On September 25, 2001, Oklahoma voters went to the polls and passed a constitutional amendment—Right to Work (RTW)—which gave workers the choice to join or financially support a union. This made Oklahoma the 23rd state in the union to join the ranks of RTW states.
However, RTW was soon challenged in court, and the matter rose all the way to the Oklahoma Supreme Court. It took two years of legal wrangling before all the challenges were settled. When the dust settled in 2003, RTW remained in place—along with the promise of greater economic performance.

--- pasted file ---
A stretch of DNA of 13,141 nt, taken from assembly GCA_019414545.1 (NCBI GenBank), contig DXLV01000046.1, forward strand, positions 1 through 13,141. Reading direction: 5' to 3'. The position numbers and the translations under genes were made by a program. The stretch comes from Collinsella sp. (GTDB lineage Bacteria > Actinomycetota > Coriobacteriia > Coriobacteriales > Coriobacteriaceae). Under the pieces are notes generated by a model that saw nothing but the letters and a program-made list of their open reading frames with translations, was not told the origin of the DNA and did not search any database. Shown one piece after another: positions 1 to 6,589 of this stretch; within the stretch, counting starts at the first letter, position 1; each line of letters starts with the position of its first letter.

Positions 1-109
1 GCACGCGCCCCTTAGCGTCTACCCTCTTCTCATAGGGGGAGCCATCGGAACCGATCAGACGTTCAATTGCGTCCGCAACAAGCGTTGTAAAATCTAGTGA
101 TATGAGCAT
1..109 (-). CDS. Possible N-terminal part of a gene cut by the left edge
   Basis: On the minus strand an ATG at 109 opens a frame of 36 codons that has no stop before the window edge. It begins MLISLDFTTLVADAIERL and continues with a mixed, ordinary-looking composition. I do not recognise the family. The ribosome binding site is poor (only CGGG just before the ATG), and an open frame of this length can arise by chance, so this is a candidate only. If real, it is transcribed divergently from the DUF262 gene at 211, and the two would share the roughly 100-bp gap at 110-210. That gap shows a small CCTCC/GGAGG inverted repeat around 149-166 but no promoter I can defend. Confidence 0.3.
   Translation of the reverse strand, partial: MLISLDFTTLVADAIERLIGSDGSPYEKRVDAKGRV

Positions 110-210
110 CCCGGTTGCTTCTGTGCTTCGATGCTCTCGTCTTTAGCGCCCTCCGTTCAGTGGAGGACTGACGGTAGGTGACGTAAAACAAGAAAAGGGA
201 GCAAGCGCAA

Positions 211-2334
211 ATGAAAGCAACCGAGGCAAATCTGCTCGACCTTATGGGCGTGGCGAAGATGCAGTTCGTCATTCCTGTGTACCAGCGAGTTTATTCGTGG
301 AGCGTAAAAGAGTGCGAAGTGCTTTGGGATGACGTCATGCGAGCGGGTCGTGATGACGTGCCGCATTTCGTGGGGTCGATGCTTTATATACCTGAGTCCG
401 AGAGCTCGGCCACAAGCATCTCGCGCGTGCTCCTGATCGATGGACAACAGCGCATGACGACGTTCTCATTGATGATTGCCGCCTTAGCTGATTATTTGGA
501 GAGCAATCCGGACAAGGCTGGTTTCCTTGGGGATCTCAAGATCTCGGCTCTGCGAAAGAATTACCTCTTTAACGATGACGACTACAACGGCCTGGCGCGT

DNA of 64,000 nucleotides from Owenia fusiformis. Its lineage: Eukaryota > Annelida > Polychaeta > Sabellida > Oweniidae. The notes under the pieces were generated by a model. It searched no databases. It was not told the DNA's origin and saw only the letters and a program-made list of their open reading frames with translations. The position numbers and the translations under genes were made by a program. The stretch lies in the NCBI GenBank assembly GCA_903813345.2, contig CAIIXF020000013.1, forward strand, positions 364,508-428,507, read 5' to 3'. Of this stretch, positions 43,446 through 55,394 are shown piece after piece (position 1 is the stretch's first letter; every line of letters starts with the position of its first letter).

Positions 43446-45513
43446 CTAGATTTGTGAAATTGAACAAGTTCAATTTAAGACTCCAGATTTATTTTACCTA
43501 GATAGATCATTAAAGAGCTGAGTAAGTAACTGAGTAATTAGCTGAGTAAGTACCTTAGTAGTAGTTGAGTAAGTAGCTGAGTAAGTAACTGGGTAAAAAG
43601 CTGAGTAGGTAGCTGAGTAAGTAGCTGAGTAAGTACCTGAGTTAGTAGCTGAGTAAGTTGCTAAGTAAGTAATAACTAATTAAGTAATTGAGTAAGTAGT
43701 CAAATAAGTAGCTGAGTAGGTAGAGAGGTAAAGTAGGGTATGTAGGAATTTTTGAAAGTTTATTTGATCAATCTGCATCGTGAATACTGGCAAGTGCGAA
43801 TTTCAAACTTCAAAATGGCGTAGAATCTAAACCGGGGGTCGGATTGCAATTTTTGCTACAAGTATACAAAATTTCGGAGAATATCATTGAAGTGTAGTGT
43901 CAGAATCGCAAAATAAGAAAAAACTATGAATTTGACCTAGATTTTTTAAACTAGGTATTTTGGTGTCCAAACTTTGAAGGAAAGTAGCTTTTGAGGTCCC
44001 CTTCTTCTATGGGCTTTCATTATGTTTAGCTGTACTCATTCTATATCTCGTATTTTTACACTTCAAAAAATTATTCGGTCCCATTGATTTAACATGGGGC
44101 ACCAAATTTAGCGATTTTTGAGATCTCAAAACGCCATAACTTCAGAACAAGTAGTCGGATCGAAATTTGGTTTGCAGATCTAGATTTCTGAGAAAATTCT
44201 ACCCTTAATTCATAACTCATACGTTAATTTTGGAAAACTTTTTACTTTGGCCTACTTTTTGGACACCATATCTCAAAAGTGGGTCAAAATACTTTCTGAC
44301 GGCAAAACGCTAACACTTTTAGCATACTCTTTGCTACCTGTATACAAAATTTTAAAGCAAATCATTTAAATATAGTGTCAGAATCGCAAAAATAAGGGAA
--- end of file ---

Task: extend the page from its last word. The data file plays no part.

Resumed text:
Fast forward to today, and opponents of the law are still at work trying to discredit it.
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